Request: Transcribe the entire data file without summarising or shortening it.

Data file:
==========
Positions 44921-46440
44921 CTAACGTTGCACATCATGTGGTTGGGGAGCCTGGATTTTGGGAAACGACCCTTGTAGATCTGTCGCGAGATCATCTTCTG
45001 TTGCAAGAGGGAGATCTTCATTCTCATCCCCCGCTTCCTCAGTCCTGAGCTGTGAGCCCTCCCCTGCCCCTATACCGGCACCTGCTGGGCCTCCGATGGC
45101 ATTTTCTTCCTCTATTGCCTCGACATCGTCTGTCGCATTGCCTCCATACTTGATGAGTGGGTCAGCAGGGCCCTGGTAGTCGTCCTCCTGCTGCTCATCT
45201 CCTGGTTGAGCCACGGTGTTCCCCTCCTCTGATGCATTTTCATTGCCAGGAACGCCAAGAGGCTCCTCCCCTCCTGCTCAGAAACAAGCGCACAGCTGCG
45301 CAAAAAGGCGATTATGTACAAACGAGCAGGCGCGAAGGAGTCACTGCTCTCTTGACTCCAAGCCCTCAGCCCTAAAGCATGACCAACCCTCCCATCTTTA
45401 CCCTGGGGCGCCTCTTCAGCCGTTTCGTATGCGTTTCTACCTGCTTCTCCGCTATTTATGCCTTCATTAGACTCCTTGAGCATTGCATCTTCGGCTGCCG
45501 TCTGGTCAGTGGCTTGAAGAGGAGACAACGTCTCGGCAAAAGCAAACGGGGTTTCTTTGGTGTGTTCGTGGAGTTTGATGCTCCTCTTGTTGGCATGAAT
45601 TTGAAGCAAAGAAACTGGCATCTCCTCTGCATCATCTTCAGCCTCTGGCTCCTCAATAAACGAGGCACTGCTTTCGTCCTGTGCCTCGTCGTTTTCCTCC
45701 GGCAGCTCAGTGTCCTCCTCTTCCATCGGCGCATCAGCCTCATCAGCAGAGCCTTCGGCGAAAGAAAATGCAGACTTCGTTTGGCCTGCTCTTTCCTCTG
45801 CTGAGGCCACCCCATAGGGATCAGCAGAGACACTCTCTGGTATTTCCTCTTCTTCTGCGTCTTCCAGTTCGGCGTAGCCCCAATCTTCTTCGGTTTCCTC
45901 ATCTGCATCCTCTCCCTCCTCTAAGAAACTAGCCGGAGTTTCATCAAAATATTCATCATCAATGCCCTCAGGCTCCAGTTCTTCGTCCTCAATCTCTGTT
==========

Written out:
Positions 44921-46440
44921 CTAACGTTGCACATCATGTGGTTGGGGAGCCTGGATTTTGGGAAACGACCCTTGTAGATCTGTCGCGAGATCATCTTCTG
45001 TTGCAAGAGGGAGATCTTCATTCTCATCCCCCGCTTCCTCAGTCCTGAGCTGTGAGCCCTCCCCTGCCCCTATACCGGCACCTGCTGGGCCTCCGATGGC
45101 ATTTTCTTCCTCTATTGCCTCGACATCGTCTGTCGCATTGCCTCCATACTTGATGAGTGGGTCAGCAGGGCCCTGGTAGTCGTCCTCCTGCTGCTCATCT
45201 CCTGGTTGAGCCACGGTGTTCCCCTCCTCTGATGCATTTTCATTGCCAGGAACGCCAAGAGGCTCCTCCCCTCCTGCTCAGAAACAAGCGCACAGCTGCG
45301 CAAAAAGGCGATTATGTACAAACGAGCAGGCGCGAAGGAGTCACTGCTCTCTTGACTCCAAGCCCTCAGCCCTAAAGCATGACCAACCCTCCCATCTTTA
45401 CCCTGGGGCGCCTCTTCAGCCGTTTCGTATGCGTTTCTACCTGCTTCTCCGCTATTTATGCCTTCATTAGACTCCTTGAGCATTGCATCTTCGGCTGCCG
45501 TCTGGTCAGTGGCTTGAAGAGGAGACAACGTCTCGGCAAAAGCAAACGGGGTTTCTTTGGTGTGTTCGTGGAGTTTGATGCTCCTCTTGTTGGCATGAAT
45601 TTGAAGCAAAGAAACTGGCATCTCCTCTGCATCATCTTCAGCCTCTGGCTCCTCAATAAACGAGGCACTGCTTTCGTCCTGTGCCTCGTCGTTTTCCTCC
45701 GGCAGCTCAGTGTCCTCCTCTTCCATCGGCGCATCAGCCTCATCAGCAGAGCCTTCGGCGAAAGAAAATGCAGACTTCGTTTGGCCTGCTCTTTCCTCTG
45801 CTGAGGCCACCCCATAGGGATCAGCAGAGACACTCTCTGGTATTTCCTCTTCTTCTGCGTCTTCCAGTTCGGCGTAGCCCCAATCTTCTTCGGTTTCCTC
45901 ATCTGCATCCTCTCCCTCCTCTAAGAAACTAGCCGGAGTTTCATCAAAATATTCATCATCAATGCCCTCAGGCTCCAGTTCTTCGTCCTCAATCTCTGTT